As many of you know, I’ve been teaching The Forever War by Joe Haldeman in my Survey in American Literature course at the University of Florida. Yesterday was the last day of discussion, which led me to wonder what so many science fiction readers find appealing about military SF.
I wouldn’t consider myself a big military SF reader, though some of my favorite SF novels happen to be military SF (The Forever War and Old Man’s War, for example). That said, I do find the attention to detail, the technology, and the action that often occupies military SF stories appealing. I’m a sucker for a good, logically-oriented battle (which explains why I prefer the space battles in the original Star Wars movies to the ones in the prequels). Military SF isn’t always about the battles, but I can’t think of any military SF novels which don’t include the actual action of military campaigns.
But as much as I like action and excitement in my fiction, I’m not drawn to military SF exclusively for such things. Rather, I like military SF because it provides a gateway into the mind of the soldier, officer, or other non-civilian character. As a staunch supporter of military personnel in the U.S. (as opposed to a supporter of the war(s)), I can’t help wanting to understand what the nation asks of its men and women in uniform (nation is rhetorical here); military SF is one way to think about such things. The Forever War, for example, is one of my favorite novels because of the way it approaches its singular soldier character: Mandella. I’m fascinated by the ways he copes with what he is forced to do and how the novel allegorizes the processes of alienation that often affect soldiers returning home from the battlefied. Even the military jargon, the attention to military detail, and the discussion of tactics are fascinating to me, not because I like military tactics (I really know nothing about it), but because it’s all part of a kind of mindset. In a way, a book like The Forever War develops an authentic reality from its totalized military viewpoint, which makes for a consistent and fascinating book. If not for the problem of repetition, I would teach Haldeman’s book again in a heartbeat.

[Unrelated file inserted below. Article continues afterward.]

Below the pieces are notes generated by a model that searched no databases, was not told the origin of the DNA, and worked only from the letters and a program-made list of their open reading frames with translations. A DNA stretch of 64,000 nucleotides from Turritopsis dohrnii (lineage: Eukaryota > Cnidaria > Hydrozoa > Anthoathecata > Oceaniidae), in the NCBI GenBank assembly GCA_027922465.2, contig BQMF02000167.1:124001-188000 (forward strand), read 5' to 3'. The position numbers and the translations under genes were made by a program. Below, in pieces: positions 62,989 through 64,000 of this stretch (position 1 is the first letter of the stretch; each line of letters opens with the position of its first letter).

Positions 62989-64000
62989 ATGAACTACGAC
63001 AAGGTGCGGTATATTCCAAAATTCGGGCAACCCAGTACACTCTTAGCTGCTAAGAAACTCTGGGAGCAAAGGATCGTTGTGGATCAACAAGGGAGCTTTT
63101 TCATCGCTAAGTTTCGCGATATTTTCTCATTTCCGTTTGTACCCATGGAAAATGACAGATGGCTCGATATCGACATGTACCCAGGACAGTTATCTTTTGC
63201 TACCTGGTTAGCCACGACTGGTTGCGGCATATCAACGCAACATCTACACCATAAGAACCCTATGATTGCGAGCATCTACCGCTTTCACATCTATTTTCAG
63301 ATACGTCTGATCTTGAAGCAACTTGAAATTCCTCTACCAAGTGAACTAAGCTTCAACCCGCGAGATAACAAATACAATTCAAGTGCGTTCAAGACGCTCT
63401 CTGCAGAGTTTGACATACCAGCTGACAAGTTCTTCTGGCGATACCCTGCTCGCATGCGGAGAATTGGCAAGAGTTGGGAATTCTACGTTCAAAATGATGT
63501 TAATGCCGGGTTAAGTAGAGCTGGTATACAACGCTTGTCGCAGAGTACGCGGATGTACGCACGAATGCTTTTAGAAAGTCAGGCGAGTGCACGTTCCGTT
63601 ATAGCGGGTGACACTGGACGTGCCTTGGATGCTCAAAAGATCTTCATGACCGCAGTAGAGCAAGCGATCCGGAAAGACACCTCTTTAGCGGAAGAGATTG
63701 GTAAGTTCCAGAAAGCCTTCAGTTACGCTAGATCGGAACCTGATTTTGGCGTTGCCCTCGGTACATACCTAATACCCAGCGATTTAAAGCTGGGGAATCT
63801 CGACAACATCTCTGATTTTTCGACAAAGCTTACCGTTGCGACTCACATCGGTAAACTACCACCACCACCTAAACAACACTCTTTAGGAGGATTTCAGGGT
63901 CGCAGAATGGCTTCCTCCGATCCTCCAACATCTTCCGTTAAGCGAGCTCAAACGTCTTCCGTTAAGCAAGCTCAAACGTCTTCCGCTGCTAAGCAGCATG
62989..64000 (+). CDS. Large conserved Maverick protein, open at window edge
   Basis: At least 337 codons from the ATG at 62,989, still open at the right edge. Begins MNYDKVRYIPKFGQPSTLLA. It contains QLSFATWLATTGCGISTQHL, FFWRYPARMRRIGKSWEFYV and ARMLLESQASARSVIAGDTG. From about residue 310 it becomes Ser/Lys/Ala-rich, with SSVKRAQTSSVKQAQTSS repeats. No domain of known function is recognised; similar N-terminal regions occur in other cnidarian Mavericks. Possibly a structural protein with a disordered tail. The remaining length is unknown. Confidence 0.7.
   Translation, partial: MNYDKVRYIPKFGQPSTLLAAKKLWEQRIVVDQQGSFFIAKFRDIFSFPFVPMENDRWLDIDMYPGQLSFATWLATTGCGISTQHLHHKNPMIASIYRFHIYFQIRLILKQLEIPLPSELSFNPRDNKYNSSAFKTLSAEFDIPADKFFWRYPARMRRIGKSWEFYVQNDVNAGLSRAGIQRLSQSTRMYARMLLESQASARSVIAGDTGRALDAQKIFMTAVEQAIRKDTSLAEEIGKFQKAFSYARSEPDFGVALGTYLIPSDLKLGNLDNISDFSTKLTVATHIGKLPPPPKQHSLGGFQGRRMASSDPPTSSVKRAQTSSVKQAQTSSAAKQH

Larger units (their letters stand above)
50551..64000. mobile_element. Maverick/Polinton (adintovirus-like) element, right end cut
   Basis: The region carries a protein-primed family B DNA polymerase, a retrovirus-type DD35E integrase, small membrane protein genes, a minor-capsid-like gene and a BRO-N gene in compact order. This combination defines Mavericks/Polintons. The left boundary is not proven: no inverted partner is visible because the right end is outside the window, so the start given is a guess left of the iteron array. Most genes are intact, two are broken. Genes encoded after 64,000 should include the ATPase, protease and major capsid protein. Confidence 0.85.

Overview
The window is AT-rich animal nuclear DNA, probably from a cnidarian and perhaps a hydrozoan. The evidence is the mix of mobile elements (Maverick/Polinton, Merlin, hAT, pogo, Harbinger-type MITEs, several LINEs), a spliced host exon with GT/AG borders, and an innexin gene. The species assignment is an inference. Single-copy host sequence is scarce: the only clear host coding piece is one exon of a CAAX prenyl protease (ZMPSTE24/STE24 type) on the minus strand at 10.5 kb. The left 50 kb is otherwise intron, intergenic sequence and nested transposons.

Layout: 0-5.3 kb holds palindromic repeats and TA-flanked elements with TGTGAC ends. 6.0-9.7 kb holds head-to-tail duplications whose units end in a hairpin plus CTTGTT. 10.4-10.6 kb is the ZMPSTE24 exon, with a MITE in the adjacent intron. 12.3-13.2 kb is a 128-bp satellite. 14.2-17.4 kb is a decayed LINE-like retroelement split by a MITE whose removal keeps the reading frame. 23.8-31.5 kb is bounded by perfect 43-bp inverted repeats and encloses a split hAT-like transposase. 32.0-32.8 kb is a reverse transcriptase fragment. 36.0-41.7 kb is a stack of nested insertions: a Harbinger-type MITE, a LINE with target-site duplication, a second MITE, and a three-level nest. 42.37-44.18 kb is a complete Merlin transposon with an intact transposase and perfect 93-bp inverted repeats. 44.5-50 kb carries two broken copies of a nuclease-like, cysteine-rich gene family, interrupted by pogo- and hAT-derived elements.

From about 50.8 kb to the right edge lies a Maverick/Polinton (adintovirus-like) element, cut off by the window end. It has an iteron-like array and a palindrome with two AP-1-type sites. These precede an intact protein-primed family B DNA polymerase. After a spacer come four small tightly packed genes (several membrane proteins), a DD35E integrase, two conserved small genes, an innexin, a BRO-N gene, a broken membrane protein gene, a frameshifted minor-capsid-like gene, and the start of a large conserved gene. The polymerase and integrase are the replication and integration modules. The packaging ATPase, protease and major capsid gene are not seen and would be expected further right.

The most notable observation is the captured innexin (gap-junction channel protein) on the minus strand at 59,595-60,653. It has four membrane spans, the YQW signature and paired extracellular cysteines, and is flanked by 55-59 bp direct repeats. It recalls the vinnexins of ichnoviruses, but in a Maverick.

Now I’ll throw the question(s) to you:
- What are your favorite military SF novels?
- Why do you like military SF? What do you dislike?